The Silly Season in Antitrust: The Hermès Case

Cite this Article
John M. Yun, The Silly Season in Antitrust: The Hermès Case, Truth on the Market (April 29, 2024),

For six generations, Hermès has epitomized French luxury, making and selling its iconic scarves, belts, jewelry, and, of course, handbags. Some Hermès products, including its Birkin and Kelly bags, are so exclusive that they can’t be bought off the shelf. Customers first have to establish a relationship with the house to purchase these specialty bags. One way to do this is by buying other Hermès products.

Aggrieved by this requirement, plaintiffs in California have filed a class-action suit against Hermès alleging its retail practices violate U.S. antitrust laws. Their core complaint is that customers who want to buy either the Birkin or Kelly bags are “coerced” into first purchasing other “ancillary products,” such as scarves, jewelry, ties, and belts.

Despite the astonishing claim that a customer is “coerced” to spend $1,300 on a shawl or $820 on a belt before being “allowed” to hand over an additional $12,000 or more for a Birkin bag, this suit ushers in a new level of frivolity in antitrust litigation—with potentially damaging consequences.

In antitrust language, the specific allegation is that Hermès is engaged in an illegal tying scheme—where the French company is leveraging its market power in handbags (i.e., the “tying product”) into ancillary goods, such as scarves, belts, jewelry, and shoes (i.e., the “tied products”). Consequently, whatever market success Hermès enjoys in, for example, scarves and belts, is asserted to be because of the “coercion” from customers who only want a handbag. The end goal, the suit asserts, is to monopolize these ancillary product categories.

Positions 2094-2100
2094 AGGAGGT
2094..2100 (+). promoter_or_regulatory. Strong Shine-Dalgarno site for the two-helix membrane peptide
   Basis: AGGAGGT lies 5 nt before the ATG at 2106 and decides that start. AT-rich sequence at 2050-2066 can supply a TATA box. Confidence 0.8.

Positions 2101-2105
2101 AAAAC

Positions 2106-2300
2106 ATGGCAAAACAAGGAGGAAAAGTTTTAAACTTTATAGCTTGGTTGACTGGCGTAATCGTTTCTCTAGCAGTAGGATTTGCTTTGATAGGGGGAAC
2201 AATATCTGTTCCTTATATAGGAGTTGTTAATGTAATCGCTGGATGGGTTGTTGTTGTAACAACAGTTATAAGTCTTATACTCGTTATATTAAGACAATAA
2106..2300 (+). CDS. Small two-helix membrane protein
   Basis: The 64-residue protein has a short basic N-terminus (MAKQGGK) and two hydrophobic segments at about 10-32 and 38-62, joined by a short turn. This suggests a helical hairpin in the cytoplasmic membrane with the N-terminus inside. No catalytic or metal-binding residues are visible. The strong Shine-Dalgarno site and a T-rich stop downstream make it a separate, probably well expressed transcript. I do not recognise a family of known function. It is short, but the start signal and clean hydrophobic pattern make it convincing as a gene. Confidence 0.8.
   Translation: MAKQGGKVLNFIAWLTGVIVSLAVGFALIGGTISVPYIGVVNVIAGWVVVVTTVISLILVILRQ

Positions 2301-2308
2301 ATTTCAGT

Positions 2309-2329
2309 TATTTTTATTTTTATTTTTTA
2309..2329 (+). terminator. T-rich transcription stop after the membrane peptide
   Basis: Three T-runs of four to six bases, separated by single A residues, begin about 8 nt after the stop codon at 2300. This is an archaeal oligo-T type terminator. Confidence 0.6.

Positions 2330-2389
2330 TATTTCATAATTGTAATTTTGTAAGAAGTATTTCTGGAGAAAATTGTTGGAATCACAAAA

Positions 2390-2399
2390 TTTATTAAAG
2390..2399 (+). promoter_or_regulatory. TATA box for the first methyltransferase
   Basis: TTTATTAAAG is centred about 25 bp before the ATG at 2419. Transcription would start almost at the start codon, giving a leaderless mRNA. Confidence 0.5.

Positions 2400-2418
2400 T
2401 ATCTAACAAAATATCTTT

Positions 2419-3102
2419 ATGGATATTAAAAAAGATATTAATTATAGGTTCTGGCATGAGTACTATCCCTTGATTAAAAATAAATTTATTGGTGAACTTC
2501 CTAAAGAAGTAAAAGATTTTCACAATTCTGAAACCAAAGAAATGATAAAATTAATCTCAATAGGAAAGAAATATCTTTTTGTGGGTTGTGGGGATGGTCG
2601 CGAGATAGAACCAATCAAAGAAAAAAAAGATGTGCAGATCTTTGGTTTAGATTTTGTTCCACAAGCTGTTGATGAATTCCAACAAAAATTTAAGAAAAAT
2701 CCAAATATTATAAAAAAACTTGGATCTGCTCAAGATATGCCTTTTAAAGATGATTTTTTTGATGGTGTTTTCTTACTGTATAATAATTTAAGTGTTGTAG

Central to a tying claim is the need to establish well-defined tying and tied “relevant product markets.” Such an exercise is based principally on grouping close substitutes together. But according to the complaint, there are no substitutes for Hermès handbags. Thus, the Birkin and Kelly bags represent what is called a “single-brand monopoly.” In support of this claim, the complaint identifies Air Jordans and the Love bracelet as other examples of iconic products that, apparently, also have no substitutes.

While it is a useful marketing ploy to emphasize the uniqueness and exclusivity of a product, the fact that high-end luxury goods are highly differentiated and desirable does not insulate them from competition. Rightly, within antitrust law, courts are highly skeptical of attempts to define markets around a single product. In other words, courts rarely define a “market” as just one hospital, one fast-food location, one gas station, one brand of milk, or one brand of clothing. Defining markets so narrowly is appealing for plaintiffs in litigation but rarely matches the economic reality of the true options available to consumers.

Even more troublesome is the complaint’s asserted “ancillary products” market that Hermès is allegedly trying to monopolize. Lumping together scarves, ties, belts, shoes, jewelry, etc. means the complaint is claiming Hermès is trying to monopolize each and every one of these product categories. The idea that Hermès has hatched a decades-long scheme to monopolize, for instance, belts makes zero economic sense, given the plethora of luxury brands currently also offering belts.

Further, if Hermès really wanted to implement a plot to extract more money from its consumers—which is the end goal of a tying scheme—they could do so without tying. Both the Birkin and Kelly bags have a fixed supply because they are handmade. Given the overwhelming excess demand for these bags, it seems fairly clear that Hermès could charge significantly more for them. Yet Hermès has made the decision to make the bags more “affordable” and to allocate them to customers who establish a relationship with the company. This policy has the added benefit of preventing opportunistic resellers from simply walking into various stores and buying out the entire inventory of Birkin and Kelly bags.

Finally, let us really consider the implications of this complaint. If plaintiffs can simply assert that highly differentiated and desirable products are “monopolies,” then this opens Pandora’s box for litigation against, for example, Rolex Daytonas, Porsche 911s, and Taylor Swift concerts. This does not mean Rolex or Hermès should be insulated from antitrust liability. It means that liability should be based on real consumer harm.

While it is easy to knock this lawsuit as “silly” (and it is), that does not mean that frivolous antitrust litigation does not have real social consequences. There is a non-trivial chance that, during the proceedings of the trial, Hermès will be forced to disclose sensitive trade secrets, which it has cultivated over its long history as a luxury house. Thus, even a litigation win could ultimately be a loss for Hermès.